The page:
Belfast Telegraph

Friday 25 April 2014

Lance Armstrong stripped of Olympic medal

U S cyclist Lance Armstrong waves after receiving the bronze medal in the men's individual time trials at the 2000 Summer Olympics cycling road course in Sydney, Australia. Officials familiar with the decision tell The Associated Press the IOC has stripped Armstrong of his bronze medal from the 2000 Sydney Olympics because of his involvement in doping. Two officials say the IOC sent a letter to Armstrong on Wednesday night, Jan. 16, 2013, asking him to return the medal. (AP Photo/Ricardo Mazalan, File)

Lance Armstrong has been stripped of the Olympic bronze medal he won at the Sydney Games in 2000, the International Olympic Committee has confirmed.

The IOC acted after the International Cycling Union (UCI) disqualified all of Armstrong's results as a consequence of the American rider being found guilty of systematic doping.

Armstrong had 21 days to appeal against the UCI's decision and once it was confirmed he had not done so, the IOC took action.

An IOC spokesman told Press Association Sport: "We have written to Armstrong asking for him to return the medal and informed the US Olympic Committee.

"It was a decision taken in principle at the executive board before Christmas. We were waiting for confirmation from the UCI that he hadn't appealed against his disqualification."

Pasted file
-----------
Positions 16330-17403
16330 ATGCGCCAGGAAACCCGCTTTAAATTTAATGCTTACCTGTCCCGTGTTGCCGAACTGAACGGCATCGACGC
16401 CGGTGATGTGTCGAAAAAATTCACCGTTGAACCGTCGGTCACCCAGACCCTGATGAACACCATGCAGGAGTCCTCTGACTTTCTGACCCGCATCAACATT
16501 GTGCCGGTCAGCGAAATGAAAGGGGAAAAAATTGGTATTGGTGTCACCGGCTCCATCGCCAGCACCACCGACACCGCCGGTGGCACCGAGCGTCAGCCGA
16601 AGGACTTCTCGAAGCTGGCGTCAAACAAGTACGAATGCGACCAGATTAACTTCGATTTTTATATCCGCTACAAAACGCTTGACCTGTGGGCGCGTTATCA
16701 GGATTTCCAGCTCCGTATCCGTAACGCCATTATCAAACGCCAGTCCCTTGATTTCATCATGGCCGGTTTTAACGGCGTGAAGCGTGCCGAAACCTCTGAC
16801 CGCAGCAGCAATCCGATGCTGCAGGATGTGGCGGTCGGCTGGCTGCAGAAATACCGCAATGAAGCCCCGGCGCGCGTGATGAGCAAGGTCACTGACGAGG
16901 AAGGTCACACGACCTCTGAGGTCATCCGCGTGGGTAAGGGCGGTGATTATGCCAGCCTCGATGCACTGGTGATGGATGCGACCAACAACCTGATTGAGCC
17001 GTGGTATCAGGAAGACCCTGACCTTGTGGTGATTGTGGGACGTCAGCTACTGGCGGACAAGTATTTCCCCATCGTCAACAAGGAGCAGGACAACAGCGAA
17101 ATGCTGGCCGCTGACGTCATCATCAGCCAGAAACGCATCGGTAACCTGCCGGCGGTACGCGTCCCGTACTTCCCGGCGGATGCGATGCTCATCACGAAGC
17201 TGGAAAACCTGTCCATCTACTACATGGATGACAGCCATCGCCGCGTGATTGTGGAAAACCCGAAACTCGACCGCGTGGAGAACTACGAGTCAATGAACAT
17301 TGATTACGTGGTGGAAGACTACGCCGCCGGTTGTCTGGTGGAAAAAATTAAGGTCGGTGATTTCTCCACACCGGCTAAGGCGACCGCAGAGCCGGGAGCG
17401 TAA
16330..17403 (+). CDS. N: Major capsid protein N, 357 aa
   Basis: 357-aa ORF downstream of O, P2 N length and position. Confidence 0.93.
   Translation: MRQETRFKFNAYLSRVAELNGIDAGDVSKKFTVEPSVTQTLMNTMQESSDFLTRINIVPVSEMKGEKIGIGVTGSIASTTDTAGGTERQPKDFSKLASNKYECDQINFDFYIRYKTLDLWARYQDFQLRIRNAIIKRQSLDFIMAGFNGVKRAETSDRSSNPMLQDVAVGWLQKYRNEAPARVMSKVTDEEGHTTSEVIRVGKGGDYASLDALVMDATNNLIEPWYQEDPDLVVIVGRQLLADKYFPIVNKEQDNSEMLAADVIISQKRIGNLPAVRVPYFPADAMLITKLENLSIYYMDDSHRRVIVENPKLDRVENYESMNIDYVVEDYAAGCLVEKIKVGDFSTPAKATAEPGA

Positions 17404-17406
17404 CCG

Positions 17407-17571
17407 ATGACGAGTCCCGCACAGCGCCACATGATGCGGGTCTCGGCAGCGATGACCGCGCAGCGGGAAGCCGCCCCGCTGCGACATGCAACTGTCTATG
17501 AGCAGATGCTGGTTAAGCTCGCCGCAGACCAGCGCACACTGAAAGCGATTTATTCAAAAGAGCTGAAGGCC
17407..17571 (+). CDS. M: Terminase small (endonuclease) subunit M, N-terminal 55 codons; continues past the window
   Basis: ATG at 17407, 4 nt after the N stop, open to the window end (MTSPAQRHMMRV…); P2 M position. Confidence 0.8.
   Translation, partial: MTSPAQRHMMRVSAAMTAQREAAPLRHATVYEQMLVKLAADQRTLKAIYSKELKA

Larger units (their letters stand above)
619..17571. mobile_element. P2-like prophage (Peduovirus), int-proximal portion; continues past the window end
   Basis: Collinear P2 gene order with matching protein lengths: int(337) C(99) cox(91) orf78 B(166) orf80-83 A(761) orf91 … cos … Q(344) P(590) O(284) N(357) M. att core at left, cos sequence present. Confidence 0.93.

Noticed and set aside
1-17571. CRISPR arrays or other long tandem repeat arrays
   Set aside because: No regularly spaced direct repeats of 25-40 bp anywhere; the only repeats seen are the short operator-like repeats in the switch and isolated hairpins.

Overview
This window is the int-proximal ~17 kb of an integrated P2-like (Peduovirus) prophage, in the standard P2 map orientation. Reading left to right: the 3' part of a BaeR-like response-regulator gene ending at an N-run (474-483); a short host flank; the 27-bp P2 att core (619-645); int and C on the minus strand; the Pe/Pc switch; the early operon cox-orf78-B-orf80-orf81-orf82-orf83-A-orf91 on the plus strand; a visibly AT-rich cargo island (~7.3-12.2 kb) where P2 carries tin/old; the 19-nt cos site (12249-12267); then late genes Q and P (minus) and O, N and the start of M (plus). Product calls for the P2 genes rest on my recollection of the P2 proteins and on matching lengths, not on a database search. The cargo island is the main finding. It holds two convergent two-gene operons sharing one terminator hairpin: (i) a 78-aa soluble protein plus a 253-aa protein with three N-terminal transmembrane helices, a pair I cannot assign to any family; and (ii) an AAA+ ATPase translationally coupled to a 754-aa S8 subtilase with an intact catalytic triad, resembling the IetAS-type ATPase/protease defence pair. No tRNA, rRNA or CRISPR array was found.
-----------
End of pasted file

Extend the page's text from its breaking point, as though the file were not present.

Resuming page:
The IOC's announcement comes only hours before Armstrong's expected public admission of cheating on talk-show host Oprah Winfrey's programme.

Winfrey has already revealed Armstrong came clean over his sordid past, which saw him stripped of his seven Tour de France titles and banned for life, when the interview was recorded on Monday in his home city of Austin, Texas.

The 41-year-old received the life ban after the United States Anti-Doping Agency found he had been at the heart of "the most sophisticated, professionalised and successful doping programme that sport has ever seen".

The World Anti-Doping Agency and the UCI, cycling's world governing body, has urged Armstrong to reveal all to the authorities if he is to have any hope of lifting his life ban.

The motives for an admission - revealed by Winfrey - are unclear, but the Texan, who retired from cycling for a second time in 2010, was competing in triathlons until he was banned last year.

The Winfrey interview could be just the beginning for Armstrong, with a confession opening him up to a host of possible legal actions.

There are existing lawsuits involving SCA Promotions and The Sunday Times, while the United States Department of Justice could yet join a whistle-blower lawsuit filed against Armstrong by former team-mate Floyd Landis.

The False Claims Act lawsuit could see Armstrong forced to repay a substantial sum to the US Government following its sponsorship of cycling through the US Postal Service.